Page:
If you know me at all, you know I fucking hate surprises because I’m a NORMAL PERSON.
In today’s episode of the FHTH Podcast, I’m delving into the psychology of why we worry, which is (surprise!) to avoid being surprised. 🤯
If you worry too much (chances are you do worry too much btw), I want you to understand that there is NOTHING wrong with you. Your brain is just doing its job: keeping y’all alive.
To learn more about why you worry, the effects worrying has on your health, and how to stop worrying, tune into the latest podcast!
EPISODE 230 TRANSCRIPTION
Hello, my friends. Well, today we're talking about the surprising reason why you worry. If you have not given the podcast a review, we're up to 109, which is pretty cool. Please go ahead and do that, wherever you listen to the podcast. A star review would be great. If you would like to type something, even greater. We'd love that. Thank you. All right.
So here is why you worry, and it was hidden in the title all the time. The reason why we all worry is because we don't want to be surprised. So worry is like a mental rehearsal so that we are not sucker punched. And the problem with this is that it really fuck with us and it creates neural pathways in our brain that unfortunately we can never get rid of. Now, I'm going to talk about how you can create new neural pathways. You can't undo these, but what we can do is stop using them so damn much so that it become nice and slick and easy to walk down.
I want you to think about the past as being in the guilt/shame arena and the future as being in the worry arena. The brain is wired for worry because it does not want to be surprised. Being surprised hundreds and hundreds of years ago normally meant death, right? A tiger jumped out of a tree, some warring tribe was coming to take over and kill you and take your children and your wives. So surprise was not a good thing. So the brain wired in worry as a mental rehearsal so that you are ready for anything at any time. However, there are major, major downsides to consistently worrying. First of all, we're not going to make it wrong. The way your brain is wired is because we evolved that way. So there's nothing wrong with you if you worry incessantly which so many of us do.
But here's the downside, physically, if you're consistently worrying, you're going to have disruptive sleep. We know that's true for so many people. You can have headaches, you can have hair loss, you can have muscle tension, I looked this up, digestive problems, difficulty concentrating, difficulty remembering. And it's not just physical things. There's practical things, meaning time spent worrying means you could be spending that time on other things. Time spent worrying means that you're going to be playing small instead of taking big risks because if you're constantly rehearsing all the bad things that could happen, what you'll do is play small to make sure those things don't happen and it makes your job suck. It's another practical concern, right? You guys do risky things and we're consistently talking about how you need to manage your brain because if you don't, your job will be miserable as it is for so many of you.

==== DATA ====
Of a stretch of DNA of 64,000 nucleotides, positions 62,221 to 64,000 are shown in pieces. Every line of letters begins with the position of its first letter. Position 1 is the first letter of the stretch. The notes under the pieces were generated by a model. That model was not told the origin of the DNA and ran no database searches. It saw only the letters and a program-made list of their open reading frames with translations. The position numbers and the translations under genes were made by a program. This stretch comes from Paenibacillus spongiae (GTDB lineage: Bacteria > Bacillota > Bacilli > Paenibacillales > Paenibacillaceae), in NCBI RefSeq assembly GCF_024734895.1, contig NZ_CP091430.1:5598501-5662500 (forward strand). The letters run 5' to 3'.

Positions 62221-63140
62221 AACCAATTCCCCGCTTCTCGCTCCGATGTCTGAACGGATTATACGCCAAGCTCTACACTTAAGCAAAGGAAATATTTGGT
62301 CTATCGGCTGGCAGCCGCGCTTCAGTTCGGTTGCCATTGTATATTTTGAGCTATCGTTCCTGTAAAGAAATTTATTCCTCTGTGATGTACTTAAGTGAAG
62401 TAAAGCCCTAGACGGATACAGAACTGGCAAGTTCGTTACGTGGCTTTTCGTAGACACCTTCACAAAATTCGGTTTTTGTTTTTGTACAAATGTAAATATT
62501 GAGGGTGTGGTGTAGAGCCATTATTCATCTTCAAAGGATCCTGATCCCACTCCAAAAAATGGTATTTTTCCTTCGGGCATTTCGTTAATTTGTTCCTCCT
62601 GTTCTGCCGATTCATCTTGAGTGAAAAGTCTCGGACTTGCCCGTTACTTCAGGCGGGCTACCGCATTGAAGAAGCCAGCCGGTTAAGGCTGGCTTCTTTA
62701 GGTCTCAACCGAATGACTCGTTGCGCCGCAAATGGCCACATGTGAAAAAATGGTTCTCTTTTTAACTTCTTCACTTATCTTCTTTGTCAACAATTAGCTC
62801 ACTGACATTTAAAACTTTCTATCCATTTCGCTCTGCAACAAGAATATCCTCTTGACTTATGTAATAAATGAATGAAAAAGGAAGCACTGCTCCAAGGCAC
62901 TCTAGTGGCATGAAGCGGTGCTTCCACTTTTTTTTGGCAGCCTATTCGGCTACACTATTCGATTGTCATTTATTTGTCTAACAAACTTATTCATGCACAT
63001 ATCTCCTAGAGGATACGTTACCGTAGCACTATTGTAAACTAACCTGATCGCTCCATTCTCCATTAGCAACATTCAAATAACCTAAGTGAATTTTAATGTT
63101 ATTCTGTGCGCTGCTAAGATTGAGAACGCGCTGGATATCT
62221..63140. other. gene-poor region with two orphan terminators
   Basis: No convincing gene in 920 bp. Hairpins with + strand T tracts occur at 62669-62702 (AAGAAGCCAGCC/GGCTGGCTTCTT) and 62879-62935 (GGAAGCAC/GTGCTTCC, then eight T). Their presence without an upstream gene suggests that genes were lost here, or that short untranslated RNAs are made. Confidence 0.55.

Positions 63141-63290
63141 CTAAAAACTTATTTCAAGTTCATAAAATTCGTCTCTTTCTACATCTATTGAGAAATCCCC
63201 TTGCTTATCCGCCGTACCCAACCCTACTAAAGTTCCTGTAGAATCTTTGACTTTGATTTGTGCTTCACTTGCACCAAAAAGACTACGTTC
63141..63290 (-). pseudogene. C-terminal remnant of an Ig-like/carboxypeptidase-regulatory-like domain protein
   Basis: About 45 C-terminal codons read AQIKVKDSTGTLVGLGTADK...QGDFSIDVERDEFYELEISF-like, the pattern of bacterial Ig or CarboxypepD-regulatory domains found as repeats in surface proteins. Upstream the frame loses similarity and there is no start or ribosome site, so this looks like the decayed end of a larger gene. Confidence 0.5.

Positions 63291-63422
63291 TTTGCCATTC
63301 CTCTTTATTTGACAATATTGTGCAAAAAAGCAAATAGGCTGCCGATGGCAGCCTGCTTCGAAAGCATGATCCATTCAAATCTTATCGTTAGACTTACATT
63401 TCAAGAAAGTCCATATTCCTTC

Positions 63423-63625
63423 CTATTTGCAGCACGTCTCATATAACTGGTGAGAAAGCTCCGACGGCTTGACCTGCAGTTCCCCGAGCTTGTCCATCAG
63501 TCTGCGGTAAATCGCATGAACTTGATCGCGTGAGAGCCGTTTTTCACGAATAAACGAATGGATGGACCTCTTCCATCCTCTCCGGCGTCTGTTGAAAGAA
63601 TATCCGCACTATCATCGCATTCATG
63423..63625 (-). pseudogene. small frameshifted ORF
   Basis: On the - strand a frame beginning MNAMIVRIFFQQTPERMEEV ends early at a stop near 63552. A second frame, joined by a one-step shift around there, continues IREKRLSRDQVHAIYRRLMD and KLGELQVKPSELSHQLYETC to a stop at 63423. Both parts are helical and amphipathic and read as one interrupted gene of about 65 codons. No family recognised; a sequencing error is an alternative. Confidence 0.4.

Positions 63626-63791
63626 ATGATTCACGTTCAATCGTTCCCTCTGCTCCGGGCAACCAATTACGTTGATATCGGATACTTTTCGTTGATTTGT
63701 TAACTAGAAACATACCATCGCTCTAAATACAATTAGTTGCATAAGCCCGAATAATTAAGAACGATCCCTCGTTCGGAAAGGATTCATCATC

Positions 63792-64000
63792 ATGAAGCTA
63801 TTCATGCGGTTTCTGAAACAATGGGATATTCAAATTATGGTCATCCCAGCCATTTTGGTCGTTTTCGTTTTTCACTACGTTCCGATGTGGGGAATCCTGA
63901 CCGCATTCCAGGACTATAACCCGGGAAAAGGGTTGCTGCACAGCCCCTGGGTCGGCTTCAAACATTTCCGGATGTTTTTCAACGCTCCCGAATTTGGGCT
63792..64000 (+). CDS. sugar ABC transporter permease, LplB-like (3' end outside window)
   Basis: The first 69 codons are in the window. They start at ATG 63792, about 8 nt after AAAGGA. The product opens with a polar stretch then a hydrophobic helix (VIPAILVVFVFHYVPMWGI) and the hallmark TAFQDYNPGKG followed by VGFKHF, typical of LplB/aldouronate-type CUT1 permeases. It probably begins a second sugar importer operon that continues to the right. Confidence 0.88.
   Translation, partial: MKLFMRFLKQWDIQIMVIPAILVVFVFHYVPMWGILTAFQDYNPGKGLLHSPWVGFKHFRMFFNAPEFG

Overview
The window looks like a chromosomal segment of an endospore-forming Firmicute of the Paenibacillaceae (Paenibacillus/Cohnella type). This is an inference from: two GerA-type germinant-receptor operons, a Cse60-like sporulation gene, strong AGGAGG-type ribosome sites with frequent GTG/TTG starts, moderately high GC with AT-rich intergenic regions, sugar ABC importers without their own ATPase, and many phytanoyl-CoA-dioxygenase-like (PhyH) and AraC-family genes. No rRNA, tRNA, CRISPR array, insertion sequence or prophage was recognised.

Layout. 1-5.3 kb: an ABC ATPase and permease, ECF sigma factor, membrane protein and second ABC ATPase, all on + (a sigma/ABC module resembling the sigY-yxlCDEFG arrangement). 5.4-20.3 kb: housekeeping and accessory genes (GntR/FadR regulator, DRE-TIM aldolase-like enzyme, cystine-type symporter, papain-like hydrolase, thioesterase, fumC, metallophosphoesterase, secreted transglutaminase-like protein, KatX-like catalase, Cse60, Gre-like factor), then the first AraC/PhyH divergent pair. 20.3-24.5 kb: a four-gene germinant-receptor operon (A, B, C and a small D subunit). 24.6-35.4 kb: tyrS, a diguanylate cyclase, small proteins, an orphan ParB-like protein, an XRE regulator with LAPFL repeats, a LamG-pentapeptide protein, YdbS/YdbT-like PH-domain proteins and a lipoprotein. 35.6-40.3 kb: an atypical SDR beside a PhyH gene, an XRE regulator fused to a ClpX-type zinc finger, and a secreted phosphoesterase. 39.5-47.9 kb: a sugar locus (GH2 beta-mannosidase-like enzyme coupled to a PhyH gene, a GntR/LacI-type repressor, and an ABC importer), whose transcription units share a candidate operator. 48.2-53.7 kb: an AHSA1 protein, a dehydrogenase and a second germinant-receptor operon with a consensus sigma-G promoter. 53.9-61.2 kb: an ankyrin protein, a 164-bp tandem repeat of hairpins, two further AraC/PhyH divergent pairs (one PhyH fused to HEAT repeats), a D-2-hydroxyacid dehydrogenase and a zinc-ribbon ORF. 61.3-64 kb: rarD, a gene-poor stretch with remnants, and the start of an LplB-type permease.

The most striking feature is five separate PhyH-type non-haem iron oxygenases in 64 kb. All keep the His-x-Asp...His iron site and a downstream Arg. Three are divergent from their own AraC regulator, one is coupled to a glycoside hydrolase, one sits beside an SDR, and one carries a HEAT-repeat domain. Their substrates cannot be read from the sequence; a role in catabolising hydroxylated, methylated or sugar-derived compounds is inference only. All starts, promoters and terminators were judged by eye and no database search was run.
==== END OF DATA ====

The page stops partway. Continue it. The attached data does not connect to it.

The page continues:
So, I have three ways to help you stop worrying and stop helping your brain prepare for surprise.
The first one is to mentally rehearse the opposite.
So if you are going to spend time projecting into the future and you are, because that's what our brains do, then I'm going to suggest that you give at least equal time to projecting in the future what you want to happen. So I want you to be walking through, anytime you catch yourself catastrophizing about what could happen, I want you to stop yourself, not make it wrong, just be like, "That's my brain trying to make sure that I'm not surprised," and I want you to now rehearse it going exactly the way you want. Now, there's brain science behind this. One is that when you do that, you're creating a new neuro pathway. So you're literally creating a connection in your brain to, "This is going to turn out well."
Now, if you're afraid, "Well, if I'm just thinking it's going to turn out well, won't I be surprised when it doesn't?" Well, first of all, it's less likely to turn out bad. Why? I'll talk about it in a minute. But second, if it turns out bad, here's the thing, when you're surprised in today's day and age, you're not going to die. You can fucking handle that shit. That's what your Finnish mama is here to tell you, if things turn out bad, if you are surprised, you can handle it. But you won't be surprised because you've already mentally rehearsed it so you know that it's an option, right? So this is your saboteur basically saying, "Well, if we don't rehearse this, we're going to be surprised." Well, the fact that you already rehearsed it means you won't be surprised, one. Two is that if it does end up being worst-case scenario, you'll survive.
Everyone will survive. No one's going to die. Okay, maybe someone will die. Maybe you have a family member who is struggling with a disease. That does happen. That's not what I mean, and that is awful, but that is also life. But two, when you mentally rehearse, I'm talking more about trial here, and you can even do this with a family member that has a disease that they're dealing with. You can mentally rehearse how you will deal with it if the worst were to come true. That's another thing that you can do. You can make it so that you run through all of the options. In fact, I remember talking about that on the podcast about one of the things that I refuse to actually even look at or feel was, "What if I die? What if I die? What if I die?" Until one day I just laid on the bed and I just let it wash over me.
And it was the most healing thing ever. It was like I felt it and it passed. And it comes up from time to time, of course, but just blocking it was the worst thing to do. But my point is, when you rehearse it mentally, there's a lot of brain science that shows you are more likely to perform better when you have already seen yourself doing it ahead of time. Look up any of the science on athletes that visualize before a game or visualize before a practice. They have done studies that show that they perform so much better. There's something called RAS. I don't know if they call it RAS or R-A-S, the reticular activating system, which means whatever you're focusing on, your brain will start looking for. So if you've just bought a car and you bought a green Volvo, you will start seeing green Volvos everywhere because now you've brought that into your awareness where you never saw them before, now you see them all the time.